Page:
We know that the Atonement is infinite, but what does that mean?

We first find this idea that the Atonement must be infinite in 2 Nephi 9:7, where Jacob explains about the Atonement and the resurrection. In this verse, he does not seem to use “infinite” to mean “of endless duration.” He says, “Wherefore, it must needs be an infinite atonement – save it should be an infinite atonement this corruption could not put on incorruption.” What does duration have to do with changing corrupt mortal bodies into incorrupt immortal bodies? Nothing that I can think of.

Next we move to 2 Nephi 25:16. In this verse, Nephi appears to use the word “infinite” to mean that the Atonement is limitless in scope: the Jews will be scattered “until they shall be persuaded to believe in Christ, the Son of God, and the atonement, which is infinite for all mankind.”

In a sermon that may be unsurpassed in explaining the Atonement, Amulek teaches that “it is expedient that there should be a great and last sacrifice; yea, not a sacrifice of man, neither of beast, neither of any manner of fowl; for it shall not be a human sacrifice; but it must be an infinite and eternal sacrifice.” Alma 34:10. That seems to be pretty clear – the “great and last sacrifice,” the Atonement of Jesus Christ, must be “infinite and eternal” because an animal sacrifice or human sacrifice will not suffice. He explains in the next verses that, under Nephite law, a man cannot sacrifice his own blood to atone for the sins of another. Instead, the law requires the life of the murderer. Because of this, nothing short of “an infinite atonement . . . will suffice for the sins of the world.” Alma 34:12. Finally, he explains that the law all points to the Atonement and the One who performs it: “and that great and last sacrifice will be the Son of God, yea, infinite and eternal.” Alma 34:14. What is infinite and eternal? The sacrifice. What is the sacrifice? Not an act, but a being – the Son of God, who is infinite and eternal.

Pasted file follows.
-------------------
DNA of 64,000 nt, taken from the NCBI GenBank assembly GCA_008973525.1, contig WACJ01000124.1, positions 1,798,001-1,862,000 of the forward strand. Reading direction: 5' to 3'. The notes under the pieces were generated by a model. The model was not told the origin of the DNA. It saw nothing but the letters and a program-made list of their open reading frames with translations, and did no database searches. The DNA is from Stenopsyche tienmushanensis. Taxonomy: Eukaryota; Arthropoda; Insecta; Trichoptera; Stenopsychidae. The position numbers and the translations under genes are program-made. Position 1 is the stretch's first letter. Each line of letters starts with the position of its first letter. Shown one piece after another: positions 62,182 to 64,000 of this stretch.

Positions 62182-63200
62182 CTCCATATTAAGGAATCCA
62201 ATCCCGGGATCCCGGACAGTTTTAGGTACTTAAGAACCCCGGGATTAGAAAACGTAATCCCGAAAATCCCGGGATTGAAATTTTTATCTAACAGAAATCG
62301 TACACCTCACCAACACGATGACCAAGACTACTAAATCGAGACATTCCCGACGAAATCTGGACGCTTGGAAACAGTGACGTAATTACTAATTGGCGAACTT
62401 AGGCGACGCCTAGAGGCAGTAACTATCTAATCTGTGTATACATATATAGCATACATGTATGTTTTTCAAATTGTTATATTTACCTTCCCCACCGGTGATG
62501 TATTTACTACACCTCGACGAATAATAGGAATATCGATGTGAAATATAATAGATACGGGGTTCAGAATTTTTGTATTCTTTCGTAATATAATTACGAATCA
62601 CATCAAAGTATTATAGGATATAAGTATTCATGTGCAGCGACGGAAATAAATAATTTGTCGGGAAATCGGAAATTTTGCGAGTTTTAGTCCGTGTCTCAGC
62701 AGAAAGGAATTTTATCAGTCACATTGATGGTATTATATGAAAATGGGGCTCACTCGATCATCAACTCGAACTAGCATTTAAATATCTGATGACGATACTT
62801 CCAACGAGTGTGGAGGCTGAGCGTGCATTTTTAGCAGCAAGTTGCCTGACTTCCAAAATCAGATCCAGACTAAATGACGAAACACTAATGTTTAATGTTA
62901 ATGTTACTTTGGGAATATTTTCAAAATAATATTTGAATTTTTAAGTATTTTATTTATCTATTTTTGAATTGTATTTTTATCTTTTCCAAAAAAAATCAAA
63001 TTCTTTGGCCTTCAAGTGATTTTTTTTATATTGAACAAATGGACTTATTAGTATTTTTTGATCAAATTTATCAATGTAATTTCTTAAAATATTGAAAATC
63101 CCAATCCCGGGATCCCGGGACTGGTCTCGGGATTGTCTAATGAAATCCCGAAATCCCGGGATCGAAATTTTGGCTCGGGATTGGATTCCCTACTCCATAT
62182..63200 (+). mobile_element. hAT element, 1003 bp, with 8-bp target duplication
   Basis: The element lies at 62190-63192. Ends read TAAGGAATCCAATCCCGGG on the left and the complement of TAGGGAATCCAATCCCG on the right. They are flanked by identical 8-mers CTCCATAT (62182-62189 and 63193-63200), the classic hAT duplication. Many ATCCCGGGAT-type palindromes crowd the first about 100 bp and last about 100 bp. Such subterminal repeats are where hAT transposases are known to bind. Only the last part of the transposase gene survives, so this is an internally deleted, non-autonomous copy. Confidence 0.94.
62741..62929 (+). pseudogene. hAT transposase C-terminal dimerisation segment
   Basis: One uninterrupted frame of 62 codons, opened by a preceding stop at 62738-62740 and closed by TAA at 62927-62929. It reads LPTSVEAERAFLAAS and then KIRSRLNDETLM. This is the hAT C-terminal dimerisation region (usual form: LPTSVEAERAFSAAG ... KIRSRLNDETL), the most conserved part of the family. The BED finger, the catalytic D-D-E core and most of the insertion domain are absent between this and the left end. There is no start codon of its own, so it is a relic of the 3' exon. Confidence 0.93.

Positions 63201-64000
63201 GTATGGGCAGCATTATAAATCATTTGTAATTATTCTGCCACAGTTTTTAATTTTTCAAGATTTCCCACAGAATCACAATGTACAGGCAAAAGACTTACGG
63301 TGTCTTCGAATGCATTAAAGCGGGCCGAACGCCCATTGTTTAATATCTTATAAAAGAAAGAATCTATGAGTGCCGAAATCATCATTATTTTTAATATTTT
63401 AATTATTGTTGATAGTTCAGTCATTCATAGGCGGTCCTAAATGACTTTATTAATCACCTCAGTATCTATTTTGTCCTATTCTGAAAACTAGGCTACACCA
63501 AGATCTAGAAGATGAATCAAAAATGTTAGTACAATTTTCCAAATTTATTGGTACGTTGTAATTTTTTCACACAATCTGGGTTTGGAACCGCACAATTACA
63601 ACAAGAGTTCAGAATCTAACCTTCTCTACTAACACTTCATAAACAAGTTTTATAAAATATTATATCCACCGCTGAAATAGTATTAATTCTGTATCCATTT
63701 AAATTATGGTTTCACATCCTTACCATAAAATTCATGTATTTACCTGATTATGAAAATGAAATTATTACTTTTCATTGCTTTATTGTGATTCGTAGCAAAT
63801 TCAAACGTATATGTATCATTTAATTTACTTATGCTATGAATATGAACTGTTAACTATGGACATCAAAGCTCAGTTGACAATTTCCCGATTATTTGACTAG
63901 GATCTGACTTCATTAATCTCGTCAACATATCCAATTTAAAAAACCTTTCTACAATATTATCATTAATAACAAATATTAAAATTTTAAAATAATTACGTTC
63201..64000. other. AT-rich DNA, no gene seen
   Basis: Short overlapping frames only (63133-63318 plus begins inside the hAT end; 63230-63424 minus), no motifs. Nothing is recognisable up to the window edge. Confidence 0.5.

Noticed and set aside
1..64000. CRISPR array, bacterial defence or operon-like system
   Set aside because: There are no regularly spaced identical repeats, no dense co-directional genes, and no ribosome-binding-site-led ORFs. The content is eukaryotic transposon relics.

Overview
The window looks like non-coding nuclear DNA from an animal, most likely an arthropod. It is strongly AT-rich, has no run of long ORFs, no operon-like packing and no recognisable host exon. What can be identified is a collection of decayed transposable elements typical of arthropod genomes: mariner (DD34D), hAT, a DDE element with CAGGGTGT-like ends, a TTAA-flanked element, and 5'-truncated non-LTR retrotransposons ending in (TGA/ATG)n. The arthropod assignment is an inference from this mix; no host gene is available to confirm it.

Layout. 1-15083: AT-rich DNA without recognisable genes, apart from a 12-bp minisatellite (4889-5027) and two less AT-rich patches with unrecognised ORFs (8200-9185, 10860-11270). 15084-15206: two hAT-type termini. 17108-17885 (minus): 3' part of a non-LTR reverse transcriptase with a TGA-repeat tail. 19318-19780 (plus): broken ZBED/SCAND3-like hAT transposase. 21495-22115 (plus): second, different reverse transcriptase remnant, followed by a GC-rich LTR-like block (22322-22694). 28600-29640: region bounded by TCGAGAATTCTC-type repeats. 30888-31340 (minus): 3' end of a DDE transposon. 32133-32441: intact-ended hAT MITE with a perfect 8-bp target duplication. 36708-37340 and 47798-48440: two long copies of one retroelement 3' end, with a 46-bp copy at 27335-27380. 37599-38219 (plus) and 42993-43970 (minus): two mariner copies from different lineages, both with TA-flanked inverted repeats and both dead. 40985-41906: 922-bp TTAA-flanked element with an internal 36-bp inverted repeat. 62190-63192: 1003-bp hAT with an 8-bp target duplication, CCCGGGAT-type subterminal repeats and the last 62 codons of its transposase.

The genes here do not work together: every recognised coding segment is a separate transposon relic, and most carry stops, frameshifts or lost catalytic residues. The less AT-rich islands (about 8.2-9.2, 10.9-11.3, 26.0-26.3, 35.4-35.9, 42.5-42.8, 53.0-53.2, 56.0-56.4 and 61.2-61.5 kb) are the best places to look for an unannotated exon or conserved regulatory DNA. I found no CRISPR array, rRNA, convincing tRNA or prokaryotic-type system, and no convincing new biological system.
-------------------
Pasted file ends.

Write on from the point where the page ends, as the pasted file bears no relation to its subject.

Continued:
I think that Amulek is saying that the difference between animal or even human sacrifice is not a difference in quantity, but quality. The sacrifice must be of a God Himself, not just a lot of other beings.

In other words, to say that the atonement is infinite and eternal is more than just saying that its effects are of infinite duration and applicability. “Infinite and eternal” also refer to the qualities and characteristics of the Atonement. And those are the qualities and characteristics of God. Modern revelation tells us that “there is a God in heaven, who is infinite and eternal”; “Which Father, Son, and Holy Ghost are one God, infinite and eternal, without end. Amen.” D&C 20:17, 28. In my search of the scriptures, I have found the phrase “infinite and eternal” only in the scriptures I have quoted here – the phrase is used to describe the Atonement and God.

This idea, that “infinite and eternal” describes more than temporal and spatial coverage, is also supported by the definition that the Lord Himself gave of the word “eternal” in modern revelation. In D&C 19:6-12, He explains that “endless” and “eternal” punishment does not mean that there shall be no end to the punishment, but that it is God’s punishment – thus equating “eternal” with “God.”

Continue reading at the original source →